I also have some very challenging classes, especially in Y8 where I teach 22 students in the lowest set. Half of them started off with another teacher who is on long term sick, they had half a term of supply teaching then I offered to teach them with my own class - hence the rather large class size for such low abiliy students.
I have never tried to be popular,I am there to teach them, not be liked by them necessarily. But what I am is fair and consistent, I am never off school, always greet them at the door with a smile, have books ready on their desks, lesson objectives and basic starter on the board for them to coy out while everyone arrives in dribs and drabs. I follow the school sanctions to the letter - including rewards as well, we have standard points and praise postcards to issue every lesson but I also have my own reward system. i give all those who arrive on time, with a pen and settle down quickly one point, they then get a second point at the end of the lesson if they meet my specific behaviour objective (which this week was to contribute to class discussions without calling out). I record the points on a chart on the wall and every two weeks issue rewards - usually a fun sized chocolate to about 8 students who have the most points. i find even the most badly behaved students will engage some lessons to try to get some rewards - not every lesson but the balance of good to bad lessons is going in the right direction since I took on the extra students.
I even enjoy teaching them sometimes and the TA who works with them has said they they are better behaved for me than in other academic students - the down side is very few truant my lessons now so I usually end up with a class full of stroppy teenagers.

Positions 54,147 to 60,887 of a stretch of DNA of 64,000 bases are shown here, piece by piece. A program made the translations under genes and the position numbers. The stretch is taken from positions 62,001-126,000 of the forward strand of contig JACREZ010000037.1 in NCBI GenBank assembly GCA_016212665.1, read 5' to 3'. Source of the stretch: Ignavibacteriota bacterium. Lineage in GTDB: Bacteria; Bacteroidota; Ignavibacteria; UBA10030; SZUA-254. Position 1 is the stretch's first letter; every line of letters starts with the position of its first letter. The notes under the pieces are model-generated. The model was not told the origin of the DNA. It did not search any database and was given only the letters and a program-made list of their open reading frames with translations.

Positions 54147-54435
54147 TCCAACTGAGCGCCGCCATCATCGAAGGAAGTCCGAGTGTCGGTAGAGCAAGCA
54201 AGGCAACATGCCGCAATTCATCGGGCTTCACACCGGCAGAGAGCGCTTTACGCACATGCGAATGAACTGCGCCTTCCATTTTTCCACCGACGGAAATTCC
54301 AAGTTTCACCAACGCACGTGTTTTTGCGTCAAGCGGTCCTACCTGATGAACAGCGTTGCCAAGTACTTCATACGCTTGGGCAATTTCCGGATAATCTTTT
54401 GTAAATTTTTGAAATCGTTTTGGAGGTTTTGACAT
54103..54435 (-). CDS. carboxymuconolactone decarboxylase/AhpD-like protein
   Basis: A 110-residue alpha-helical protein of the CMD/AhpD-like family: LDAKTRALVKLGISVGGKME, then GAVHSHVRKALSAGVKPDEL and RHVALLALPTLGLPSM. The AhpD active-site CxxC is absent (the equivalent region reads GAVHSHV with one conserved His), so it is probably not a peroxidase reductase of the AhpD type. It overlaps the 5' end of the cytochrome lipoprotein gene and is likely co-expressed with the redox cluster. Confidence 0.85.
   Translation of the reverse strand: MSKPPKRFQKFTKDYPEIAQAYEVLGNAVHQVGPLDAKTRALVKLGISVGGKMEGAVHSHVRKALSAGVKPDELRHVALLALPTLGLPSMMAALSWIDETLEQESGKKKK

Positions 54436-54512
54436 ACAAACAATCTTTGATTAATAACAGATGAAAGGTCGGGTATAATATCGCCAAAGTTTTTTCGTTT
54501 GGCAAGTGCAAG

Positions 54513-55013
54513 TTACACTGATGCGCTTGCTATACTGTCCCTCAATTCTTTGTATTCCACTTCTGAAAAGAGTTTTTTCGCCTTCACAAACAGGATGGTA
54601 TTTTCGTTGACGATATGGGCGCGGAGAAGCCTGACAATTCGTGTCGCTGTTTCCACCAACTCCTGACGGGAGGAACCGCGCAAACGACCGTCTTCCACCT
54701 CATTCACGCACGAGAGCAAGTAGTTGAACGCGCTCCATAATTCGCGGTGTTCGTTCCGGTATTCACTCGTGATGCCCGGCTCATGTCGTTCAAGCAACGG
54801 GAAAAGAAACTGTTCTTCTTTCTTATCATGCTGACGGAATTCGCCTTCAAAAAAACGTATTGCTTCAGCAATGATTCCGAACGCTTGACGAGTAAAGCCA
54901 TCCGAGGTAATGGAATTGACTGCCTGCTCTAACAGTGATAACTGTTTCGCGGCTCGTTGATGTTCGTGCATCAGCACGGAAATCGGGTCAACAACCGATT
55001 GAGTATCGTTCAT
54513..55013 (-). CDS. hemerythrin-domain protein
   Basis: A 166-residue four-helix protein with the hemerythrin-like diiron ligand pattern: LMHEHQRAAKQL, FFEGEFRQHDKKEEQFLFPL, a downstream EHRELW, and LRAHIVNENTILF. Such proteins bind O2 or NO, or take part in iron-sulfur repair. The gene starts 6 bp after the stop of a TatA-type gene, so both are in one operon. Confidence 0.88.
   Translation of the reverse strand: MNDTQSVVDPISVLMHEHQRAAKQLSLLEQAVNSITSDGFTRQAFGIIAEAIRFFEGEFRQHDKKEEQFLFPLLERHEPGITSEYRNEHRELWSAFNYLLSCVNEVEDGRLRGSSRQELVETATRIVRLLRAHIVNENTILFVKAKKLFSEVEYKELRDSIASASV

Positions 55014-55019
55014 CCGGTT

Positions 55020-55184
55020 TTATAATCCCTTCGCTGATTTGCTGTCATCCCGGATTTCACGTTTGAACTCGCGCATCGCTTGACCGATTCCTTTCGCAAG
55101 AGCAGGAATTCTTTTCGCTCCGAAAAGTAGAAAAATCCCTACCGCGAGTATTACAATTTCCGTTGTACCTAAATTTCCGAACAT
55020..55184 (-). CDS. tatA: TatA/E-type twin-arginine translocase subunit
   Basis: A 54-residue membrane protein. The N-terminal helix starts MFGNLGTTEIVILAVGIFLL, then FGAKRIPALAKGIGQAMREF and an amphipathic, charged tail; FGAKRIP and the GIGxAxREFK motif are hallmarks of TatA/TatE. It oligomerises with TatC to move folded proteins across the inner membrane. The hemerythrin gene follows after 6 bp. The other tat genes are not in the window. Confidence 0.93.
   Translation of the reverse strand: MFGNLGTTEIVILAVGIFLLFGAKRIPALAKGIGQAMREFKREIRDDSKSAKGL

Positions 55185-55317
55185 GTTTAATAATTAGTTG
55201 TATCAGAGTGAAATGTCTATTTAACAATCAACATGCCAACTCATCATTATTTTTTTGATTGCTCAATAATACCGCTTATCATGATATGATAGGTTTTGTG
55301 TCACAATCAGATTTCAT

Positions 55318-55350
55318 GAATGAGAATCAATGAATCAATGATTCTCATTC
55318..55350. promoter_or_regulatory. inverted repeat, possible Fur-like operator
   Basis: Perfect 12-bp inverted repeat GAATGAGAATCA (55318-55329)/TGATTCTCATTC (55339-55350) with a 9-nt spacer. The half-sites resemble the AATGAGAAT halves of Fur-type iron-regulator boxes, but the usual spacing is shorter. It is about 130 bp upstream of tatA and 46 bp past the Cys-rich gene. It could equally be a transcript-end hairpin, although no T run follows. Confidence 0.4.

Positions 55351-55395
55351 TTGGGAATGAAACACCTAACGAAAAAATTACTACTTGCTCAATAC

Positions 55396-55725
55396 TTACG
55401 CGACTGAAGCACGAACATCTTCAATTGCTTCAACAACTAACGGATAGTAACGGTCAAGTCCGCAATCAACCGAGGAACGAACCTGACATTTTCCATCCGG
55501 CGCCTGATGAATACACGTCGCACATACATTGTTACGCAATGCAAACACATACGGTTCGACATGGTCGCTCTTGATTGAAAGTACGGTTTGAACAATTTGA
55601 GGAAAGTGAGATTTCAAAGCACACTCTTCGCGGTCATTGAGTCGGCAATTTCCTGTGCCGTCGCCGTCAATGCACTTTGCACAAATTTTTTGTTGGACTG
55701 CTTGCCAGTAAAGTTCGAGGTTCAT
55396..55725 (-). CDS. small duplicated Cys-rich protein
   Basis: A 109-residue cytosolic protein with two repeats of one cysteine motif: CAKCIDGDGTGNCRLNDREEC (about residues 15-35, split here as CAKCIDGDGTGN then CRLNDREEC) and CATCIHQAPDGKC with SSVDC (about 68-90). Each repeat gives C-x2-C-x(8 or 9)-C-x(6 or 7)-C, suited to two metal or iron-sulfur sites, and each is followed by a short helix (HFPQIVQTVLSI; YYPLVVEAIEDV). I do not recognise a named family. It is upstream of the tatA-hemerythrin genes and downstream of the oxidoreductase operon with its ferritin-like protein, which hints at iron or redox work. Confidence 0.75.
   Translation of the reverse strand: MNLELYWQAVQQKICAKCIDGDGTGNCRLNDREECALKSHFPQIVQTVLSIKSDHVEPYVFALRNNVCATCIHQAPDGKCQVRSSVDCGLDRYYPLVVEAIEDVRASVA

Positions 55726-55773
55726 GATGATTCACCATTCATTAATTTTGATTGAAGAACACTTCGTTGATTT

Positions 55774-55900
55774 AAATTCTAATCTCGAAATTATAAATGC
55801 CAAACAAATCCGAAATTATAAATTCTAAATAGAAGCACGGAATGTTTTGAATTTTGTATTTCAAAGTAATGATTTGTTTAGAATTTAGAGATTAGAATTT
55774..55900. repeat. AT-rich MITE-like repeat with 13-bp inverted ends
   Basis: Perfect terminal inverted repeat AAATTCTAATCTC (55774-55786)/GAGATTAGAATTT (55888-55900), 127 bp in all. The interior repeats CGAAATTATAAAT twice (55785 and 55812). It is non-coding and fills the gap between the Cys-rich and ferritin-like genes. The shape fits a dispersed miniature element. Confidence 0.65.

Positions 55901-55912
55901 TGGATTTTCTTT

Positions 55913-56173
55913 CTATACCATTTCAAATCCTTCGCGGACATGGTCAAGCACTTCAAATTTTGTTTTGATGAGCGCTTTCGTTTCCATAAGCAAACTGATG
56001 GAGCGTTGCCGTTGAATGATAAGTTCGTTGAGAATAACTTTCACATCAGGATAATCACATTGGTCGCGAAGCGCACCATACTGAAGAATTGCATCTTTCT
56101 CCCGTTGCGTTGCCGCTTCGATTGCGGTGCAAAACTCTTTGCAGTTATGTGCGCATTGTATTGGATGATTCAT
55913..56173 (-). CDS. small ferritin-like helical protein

I honestly find bribery works wonders with such students, even if I run out of chocolate just before pay day, they are happy with a Tesco value sweet!
The best advice I had when I started teaching was to smile and say 'hi' it start a little dialogue with very student I taught on the corridors and around school - no matter how difficult they were in lessons. It has always worked as a way to develop relationships with students. One student said the other day to me, 'isn't is funny how we get in really well outside lessons but not so much in them?' I pointed out that it was because I liked him but didn't always like teaching them. However, the fact that we get on outside of lessons means we get on much better in lessons- the student doesn't want to risk losing the good relationship we have! Hope that makes sense!
Disguise, I'm struggling to find a way to give you advice without it coming across as a bit judgemental. I really don't mean to criticise as I've had classes and pupils like this and I know how horrendous it can be. One thing I would suggest is not making statements about not caring about whether they are in detention or not. Regardless of how much pupils say and act as if they hate you, they do want you to care about them - saying you don't (even in such a small way) just makes them more resentful. It's also getting involved in too much conversation about it - just state the consequences of the behaviour and leave it at that with no other comment or discussion. That way you're linking crime and punishment without making it seem like you want to ruin their social lives. It also makes the disruption boring - if kids find you lecturing about manners preferable to actually doing any work then they will deliberately provoke such a lecture.